3. I understand that you have a solution in 11 steps. That may be correct as well (in fact, I believe there are infinite solutions). That does not make the one found incorrect.

4. I modified the printing routines. I just return different data (not the boats, but also the state at each step) and now I can have a better output (btw, with just the boats and initial state you could just build the very same data; the modifications to the core are not important, indeed).

This is the full output:
bank(3,3) * bank(0,0)
-> boat(1,1) ->
bank(2,2) * bank(1,1)
<- boat(0,1) <-
bank(2,3) * bank(1,0)
-> boat(0,2) ->
bank(2,1) * bank(1,2)
<- boat(0,1) <-
bank(2,2) * bank(1,1)
-> boat(1,1) ->
bank(1,1) * bank(2,2)
<- boat(0,1) <-
bank(1,2) * bank(2,1)
-> boat(0,2) ->
bank(1,0) * bank(2,3)
<- boat(0,1) <-
bank(1,1) * bank(2,2)
-> boat(1,1) ->
bank(0,0) * bank(3,3)

harish said...

Thanks for the pretty quick reply. When I traced the problem earlier it was giving me the right steps but it was printing a different answer. So I thought may be there was something wrong in the logic in the illegal move. Latest one works absolutely fantastic.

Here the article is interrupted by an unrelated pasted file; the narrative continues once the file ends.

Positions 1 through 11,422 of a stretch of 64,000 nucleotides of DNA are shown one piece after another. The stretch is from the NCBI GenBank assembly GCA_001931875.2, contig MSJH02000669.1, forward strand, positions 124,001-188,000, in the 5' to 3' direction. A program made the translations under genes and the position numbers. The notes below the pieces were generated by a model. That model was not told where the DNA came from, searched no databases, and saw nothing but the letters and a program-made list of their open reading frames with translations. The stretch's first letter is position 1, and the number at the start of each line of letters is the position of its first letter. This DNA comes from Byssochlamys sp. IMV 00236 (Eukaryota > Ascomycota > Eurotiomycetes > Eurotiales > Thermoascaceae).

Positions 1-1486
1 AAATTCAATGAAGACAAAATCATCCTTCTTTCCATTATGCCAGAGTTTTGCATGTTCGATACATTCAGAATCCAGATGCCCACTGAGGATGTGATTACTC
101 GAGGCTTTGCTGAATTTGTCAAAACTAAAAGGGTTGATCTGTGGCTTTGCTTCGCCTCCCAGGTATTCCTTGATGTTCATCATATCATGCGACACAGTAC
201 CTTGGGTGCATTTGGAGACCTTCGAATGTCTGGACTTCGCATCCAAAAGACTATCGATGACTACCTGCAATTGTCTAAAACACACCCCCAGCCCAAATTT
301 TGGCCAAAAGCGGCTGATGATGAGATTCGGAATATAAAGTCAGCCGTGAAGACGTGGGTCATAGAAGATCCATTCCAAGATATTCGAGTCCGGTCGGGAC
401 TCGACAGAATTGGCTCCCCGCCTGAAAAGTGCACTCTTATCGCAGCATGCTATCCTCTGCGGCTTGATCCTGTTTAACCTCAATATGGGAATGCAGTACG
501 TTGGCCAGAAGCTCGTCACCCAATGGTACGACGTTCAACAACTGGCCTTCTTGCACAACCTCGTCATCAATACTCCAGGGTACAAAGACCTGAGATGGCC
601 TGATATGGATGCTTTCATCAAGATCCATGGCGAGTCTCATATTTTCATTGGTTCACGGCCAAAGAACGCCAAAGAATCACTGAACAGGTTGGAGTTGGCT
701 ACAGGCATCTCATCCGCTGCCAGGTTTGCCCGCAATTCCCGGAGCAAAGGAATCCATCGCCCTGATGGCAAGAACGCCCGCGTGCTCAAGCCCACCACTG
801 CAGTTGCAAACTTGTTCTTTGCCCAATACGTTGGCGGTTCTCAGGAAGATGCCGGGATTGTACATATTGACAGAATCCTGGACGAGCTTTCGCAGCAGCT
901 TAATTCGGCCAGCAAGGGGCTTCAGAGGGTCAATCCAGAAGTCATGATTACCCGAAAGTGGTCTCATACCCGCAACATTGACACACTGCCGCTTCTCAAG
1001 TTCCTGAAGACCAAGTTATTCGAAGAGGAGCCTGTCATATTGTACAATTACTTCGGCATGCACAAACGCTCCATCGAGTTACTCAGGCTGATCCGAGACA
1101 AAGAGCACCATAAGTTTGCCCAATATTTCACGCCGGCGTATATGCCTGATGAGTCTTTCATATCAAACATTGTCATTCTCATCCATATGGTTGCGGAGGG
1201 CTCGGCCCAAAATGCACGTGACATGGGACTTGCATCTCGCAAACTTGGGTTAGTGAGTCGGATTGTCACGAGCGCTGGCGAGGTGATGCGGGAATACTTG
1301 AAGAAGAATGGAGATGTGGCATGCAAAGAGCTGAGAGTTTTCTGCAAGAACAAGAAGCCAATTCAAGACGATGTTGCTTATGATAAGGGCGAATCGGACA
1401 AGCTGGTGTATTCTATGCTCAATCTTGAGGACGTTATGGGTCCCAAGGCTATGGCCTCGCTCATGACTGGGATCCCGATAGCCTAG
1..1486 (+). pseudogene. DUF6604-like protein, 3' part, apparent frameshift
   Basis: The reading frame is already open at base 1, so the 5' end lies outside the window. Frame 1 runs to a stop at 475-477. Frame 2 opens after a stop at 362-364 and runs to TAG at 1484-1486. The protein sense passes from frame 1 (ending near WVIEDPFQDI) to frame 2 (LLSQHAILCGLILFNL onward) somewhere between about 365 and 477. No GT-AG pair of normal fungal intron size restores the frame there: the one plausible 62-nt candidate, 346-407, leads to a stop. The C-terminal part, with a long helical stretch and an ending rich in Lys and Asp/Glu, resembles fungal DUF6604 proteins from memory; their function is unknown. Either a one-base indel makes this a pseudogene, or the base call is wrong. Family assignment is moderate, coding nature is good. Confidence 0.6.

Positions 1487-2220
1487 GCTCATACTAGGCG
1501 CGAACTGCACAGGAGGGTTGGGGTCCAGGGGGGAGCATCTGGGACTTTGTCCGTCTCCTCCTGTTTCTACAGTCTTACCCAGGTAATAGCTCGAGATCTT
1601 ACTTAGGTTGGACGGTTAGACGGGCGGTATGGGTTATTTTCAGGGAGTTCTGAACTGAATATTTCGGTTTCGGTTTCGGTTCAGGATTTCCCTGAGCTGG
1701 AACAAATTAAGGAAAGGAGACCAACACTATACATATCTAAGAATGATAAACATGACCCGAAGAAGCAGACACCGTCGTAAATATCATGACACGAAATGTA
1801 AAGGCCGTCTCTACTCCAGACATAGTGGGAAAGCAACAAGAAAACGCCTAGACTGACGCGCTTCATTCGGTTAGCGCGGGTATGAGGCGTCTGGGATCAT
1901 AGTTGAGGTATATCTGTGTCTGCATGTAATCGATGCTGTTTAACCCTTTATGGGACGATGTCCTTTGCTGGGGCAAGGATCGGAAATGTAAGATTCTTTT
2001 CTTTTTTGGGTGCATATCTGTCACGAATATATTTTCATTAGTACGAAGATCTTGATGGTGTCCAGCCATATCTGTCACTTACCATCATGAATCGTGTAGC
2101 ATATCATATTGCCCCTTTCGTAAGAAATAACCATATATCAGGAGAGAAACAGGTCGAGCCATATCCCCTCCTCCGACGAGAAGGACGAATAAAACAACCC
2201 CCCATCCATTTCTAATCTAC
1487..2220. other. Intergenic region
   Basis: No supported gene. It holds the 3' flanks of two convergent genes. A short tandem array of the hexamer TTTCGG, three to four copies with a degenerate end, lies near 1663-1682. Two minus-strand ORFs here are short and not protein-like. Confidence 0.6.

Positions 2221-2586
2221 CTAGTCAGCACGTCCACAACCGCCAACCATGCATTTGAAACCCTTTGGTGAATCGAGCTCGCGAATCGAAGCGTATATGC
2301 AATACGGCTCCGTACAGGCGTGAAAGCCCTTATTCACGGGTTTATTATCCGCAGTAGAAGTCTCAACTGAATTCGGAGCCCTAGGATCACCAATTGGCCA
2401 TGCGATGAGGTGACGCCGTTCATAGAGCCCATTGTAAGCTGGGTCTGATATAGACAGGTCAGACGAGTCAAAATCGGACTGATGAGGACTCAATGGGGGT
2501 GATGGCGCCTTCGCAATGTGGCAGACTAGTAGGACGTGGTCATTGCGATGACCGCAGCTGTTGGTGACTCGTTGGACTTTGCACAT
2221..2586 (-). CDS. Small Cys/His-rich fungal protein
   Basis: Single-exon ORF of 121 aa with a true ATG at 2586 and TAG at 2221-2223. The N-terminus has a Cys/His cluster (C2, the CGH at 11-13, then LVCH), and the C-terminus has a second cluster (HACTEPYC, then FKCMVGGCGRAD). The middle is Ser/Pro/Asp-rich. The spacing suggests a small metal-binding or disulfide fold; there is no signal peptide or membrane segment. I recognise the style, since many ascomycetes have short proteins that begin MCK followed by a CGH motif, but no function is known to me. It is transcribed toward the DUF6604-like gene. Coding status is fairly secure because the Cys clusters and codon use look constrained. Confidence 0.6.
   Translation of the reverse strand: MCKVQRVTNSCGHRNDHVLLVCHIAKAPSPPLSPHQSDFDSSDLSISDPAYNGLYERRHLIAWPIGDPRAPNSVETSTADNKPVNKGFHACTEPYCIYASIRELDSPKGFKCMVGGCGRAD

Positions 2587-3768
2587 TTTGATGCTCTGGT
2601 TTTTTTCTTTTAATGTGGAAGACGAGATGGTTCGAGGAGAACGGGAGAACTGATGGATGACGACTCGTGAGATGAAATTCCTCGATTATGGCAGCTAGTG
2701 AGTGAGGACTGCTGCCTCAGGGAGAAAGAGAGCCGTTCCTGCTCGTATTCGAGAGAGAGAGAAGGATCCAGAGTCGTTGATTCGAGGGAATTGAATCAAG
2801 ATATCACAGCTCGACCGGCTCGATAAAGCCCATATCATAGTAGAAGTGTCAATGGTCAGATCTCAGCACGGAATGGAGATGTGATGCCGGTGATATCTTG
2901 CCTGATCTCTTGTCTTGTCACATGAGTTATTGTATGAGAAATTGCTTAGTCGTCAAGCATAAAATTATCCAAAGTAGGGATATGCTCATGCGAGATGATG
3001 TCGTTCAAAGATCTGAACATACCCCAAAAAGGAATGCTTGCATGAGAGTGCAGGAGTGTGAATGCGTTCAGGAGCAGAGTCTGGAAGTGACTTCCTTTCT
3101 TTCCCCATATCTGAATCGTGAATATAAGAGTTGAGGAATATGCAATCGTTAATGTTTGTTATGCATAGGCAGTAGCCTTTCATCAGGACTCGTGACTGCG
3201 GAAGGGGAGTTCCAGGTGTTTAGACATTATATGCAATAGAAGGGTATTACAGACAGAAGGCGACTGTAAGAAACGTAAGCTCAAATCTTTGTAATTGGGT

Can you please suggest me few online links or text book for prolog. I will have to do a project using prolog so I wish to learn it. I might have to develop a scheduling mechanism with prolog and wrap the mechanism with a different programming language.

rik0 said...

I learnt prolog "the hard way", unfortunately. The only (english) book I own explicitly about prolog is this one:

The Art of Prolog, Second Edition: Advanced Programming Techniques (Logic Programming)

The first time I read it I did not actually appreciate its depth. I was more into, "let's hack something with Prolog". On the other hand the book focuses on the logical programming paradigm. I had lots of troubles for programming with prolog without such a solid foundation, though.

This book looks very promising:

Prolog Programming for Artificial Intelligence

Keep in mind that Prolog has dozens of different implementations. Embedding Prolog (or FFI) are extremely implementation specific topics which are not at all dealt in Prolog books. Once again, I advise you to fully understand Prolog model before doing such a thing, because otherwise some API choices would seem awkward.